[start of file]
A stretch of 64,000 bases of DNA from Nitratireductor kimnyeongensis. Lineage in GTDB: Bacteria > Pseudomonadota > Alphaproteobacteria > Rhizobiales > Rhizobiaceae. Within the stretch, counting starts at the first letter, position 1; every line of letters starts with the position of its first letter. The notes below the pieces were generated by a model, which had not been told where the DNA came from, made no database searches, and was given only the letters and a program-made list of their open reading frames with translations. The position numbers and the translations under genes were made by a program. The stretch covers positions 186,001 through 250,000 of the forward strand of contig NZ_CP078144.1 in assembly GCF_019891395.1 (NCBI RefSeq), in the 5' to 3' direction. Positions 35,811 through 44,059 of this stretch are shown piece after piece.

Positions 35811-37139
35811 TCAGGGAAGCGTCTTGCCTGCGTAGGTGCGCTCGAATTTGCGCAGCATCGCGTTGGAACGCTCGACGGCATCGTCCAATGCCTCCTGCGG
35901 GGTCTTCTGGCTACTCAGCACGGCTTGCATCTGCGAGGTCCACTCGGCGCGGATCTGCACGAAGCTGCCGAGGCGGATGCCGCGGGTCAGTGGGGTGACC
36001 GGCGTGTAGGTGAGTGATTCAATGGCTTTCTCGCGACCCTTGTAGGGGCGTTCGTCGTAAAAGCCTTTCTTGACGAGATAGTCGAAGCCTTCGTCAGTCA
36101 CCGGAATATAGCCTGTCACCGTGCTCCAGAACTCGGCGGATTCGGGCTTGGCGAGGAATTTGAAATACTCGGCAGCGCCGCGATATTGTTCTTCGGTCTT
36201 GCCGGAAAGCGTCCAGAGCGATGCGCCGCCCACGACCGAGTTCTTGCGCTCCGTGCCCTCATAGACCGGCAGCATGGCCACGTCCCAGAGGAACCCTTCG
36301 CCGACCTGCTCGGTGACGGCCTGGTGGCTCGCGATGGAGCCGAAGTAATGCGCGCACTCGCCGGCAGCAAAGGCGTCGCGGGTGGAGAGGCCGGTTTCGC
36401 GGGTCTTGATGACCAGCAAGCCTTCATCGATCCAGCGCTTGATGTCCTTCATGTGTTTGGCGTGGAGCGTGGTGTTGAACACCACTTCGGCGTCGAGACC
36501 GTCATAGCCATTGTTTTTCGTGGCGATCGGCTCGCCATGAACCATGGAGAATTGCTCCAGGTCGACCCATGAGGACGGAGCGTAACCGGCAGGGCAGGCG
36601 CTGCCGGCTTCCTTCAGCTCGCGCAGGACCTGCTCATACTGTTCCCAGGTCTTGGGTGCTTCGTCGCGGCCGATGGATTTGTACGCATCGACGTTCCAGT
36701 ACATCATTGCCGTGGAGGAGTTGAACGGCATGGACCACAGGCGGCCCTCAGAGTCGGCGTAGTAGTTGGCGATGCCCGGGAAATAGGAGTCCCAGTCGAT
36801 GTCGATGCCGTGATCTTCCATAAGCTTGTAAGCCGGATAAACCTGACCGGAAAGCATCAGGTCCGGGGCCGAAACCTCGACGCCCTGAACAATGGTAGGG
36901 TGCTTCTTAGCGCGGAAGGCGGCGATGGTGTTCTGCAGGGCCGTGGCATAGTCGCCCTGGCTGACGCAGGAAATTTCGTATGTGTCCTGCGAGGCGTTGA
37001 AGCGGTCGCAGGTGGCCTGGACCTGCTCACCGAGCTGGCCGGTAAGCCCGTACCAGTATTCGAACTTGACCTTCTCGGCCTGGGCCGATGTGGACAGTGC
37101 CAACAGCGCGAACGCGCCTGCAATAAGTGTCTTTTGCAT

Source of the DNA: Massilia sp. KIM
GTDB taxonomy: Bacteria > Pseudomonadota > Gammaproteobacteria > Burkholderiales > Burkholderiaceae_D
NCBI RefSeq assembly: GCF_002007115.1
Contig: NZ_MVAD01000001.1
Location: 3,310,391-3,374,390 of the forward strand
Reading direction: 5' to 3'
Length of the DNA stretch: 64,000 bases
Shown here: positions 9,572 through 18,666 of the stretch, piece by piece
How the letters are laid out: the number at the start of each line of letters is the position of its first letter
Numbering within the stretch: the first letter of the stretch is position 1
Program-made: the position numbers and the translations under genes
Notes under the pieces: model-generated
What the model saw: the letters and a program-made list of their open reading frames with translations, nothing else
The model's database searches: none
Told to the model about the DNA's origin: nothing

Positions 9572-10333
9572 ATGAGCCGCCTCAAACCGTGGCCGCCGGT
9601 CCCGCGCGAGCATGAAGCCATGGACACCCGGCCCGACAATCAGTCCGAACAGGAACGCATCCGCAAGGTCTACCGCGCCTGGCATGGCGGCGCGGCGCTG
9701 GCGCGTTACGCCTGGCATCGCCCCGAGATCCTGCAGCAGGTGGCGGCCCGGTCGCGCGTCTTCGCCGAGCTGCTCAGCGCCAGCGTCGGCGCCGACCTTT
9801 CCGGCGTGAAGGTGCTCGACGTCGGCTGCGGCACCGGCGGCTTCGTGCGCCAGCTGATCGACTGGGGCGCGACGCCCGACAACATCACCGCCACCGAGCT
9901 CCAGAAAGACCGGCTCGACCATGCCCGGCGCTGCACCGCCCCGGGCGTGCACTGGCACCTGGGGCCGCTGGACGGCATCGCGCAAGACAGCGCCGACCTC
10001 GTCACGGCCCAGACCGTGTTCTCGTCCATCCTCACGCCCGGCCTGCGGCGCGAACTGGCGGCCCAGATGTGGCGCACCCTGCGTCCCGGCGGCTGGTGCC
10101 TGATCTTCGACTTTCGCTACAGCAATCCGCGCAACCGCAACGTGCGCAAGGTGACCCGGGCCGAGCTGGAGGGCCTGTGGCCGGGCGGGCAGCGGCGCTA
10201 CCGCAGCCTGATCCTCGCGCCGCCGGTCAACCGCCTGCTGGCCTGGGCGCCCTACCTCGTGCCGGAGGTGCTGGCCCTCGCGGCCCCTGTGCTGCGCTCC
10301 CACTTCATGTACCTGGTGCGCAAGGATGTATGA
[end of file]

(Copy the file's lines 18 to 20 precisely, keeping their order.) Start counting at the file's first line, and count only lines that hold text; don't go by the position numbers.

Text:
GTDB taxonomy: Bacteria > Pseudomonadota > Gammaproteobacteria > Burkholderiales > Burkholderiaceae_D
NCBI RefSeq assembly: GCF_002007115.1
Contig: NZ_MVAD01000001.1